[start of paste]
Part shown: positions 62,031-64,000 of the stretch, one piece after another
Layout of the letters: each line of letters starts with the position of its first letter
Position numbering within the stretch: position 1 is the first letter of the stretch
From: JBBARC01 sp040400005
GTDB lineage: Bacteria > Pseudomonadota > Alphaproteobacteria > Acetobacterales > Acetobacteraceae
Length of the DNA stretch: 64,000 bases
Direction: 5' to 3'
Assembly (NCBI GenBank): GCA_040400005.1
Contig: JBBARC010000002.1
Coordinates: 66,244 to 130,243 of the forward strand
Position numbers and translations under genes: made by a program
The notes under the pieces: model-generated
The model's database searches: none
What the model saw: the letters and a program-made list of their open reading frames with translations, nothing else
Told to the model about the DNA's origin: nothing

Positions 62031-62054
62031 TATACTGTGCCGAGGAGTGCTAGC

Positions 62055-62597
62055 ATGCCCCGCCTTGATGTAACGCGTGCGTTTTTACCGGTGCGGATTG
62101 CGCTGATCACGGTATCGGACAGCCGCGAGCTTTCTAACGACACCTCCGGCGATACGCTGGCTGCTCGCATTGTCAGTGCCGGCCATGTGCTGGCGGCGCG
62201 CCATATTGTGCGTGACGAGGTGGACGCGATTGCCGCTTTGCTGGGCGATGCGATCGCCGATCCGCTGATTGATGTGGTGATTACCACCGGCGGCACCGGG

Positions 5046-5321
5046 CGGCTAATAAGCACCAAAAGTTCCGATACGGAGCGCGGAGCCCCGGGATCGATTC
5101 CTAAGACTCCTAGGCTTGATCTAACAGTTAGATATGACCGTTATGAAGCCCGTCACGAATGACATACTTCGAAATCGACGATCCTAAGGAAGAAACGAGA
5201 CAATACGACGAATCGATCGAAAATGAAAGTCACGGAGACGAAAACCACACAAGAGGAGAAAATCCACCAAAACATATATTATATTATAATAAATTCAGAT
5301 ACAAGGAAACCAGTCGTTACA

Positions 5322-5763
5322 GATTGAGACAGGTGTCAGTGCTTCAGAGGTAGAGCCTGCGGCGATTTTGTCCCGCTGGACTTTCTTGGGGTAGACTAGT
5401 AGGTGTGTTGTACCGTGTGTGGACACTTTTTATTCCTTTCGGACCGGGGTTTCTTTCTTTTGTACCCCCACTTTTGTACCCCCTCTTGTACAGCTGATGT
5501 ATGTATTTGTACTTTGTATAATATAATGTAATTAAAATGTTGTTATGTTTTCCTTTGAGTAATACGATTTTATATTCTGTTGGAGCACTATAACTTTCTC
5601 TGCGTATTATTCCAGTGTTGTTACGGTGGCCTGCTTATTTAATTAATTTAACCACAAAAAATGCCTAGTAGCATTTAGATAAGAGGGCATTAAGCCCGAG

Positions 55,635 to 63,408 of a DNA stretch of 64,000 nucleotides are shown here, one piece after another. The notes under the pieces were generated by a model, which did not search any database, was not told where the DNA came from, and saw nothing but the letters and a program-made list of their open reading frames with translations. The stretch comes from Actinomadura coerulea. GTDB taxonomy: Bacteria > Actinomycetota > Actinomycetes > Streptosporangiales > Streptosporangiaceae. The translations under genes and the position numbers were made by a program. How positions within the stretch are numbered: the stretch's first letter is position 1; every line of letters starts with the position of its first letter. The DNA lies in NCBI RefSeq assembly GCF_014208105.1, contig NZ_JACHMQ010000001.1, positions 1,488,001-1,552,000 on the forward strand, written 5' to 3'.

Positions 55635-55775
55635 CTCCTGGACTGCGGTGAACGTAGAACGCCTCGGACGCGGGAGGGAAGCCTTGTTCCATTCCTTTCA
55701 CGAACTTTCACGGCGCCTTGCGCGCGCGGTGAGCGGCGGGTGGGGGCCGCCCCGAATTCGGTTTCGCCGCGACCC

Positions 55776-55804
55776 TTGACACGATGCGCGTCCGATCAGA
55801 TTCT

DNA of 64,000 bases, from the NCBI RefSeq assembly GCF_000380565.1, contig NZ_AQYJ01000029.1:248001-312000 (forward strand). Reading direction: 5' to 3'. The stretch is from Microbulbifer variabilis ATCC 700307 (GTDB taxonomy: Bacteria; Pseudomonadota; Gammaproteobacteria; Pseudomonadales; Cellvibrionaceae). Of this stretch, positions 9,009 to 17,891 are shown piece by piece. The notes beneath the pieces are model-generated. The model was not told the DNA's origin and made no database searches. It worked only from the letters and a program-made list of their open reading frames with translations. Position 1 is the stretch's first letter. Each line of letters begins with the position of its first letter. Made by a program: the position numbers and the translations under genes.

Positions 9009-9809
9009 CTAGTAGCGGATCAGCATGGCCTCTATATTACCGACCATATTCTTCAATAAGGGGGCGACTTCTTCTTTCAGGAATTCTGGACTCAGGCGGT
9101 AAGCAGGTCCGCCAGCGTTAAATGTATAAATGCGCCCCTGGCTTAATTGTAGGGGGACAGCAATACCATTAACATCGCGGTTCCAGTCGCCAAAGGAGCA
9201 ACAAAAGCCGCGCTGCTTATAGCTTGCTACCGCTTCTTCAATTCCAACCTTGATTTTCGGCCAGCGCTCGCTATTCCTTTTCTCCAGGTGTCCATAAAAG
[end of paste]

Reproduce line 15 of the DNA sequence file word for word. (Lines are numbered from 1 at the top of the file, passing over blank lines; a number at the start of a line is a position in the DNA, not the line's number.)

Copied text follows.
Told to the model about the DNA's origin: nothing